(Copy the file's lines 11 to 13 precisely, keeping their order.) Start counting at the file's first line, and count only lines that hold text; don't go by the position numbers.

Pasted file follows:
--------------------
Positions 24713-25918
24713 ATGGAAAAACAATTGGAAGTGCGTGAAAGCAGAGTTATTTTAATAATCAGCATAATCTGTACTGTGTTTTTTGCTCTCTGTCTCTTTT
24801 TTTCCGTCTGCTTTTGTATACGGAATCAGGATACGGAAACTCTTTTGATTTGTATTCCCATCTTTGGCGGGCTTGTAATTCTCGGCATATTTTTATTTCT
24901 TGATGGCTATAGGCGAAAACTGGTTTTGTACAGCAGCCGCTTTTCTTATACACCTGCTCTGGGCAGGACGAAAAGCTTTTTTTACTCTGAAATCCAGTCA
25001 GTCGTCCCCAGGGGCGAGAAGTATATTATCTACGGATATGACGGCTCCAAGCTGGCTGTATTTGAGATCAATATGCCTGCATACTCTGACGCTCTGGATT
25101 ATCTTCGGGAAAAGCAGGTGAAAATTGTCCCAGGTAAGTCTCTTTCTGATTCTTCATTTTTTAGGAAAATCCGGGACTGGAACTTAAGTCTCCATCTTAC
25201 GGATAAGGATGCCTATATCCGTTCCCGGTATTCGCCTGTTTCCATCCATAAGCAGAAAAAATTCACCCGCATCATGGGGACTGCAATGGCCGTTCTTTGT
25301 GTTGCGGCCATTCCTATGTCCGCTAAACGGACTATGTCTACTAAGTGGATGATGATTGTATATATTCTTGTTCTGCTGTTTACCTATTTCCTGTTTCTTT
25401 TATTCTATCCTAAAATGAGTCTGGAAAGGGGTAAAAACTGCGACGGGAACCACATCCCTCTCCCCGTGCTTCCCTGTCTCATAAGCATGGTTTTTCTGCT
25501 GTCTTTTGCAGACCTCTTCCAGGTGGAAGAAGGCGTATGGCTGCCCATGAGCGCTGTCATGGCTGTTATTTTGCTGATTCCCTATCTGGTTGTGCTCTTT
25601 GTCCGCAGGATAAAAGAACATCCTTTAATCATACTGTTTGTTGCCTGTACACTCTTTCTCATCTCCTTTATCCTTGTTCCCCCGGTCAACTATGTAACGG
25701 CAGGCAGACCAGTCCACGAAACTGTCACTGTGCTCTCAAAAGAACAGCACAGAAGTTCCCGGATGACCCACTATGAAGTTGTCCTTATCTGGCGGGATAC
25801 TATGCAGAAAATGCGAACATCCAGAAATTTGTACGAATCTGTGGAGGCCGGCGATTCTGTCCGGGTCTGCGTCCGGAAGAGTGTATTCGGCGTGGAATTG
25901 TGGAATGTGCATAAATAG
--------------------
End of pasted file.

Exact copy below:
25601 GTCCGCAGGATAAAAGAACATCCTTTAATCATACTGTTTGTTGCCTGTACACTCTTTCTCATCTCCTTTATCCTTGTTCCCCCGGTCAACTATGTAACGG
25701 CAGGCAGACCAGTCCACGAAACTGTCACTGTGCTCTCAAAAGAACAGCACAGAAGTTCCCGGATGACCCACTATGAAGTTGTCCTTATCTGGCGGGATAC
25801 TATGCAGAAAATGCGAACATCCAGAAATTTGTACGAATCTGTGGAGGCCGGCGATTCTGTCCGGGTCTGCGTCCGGAAGAGTGTATTCGGCGTGGAATTG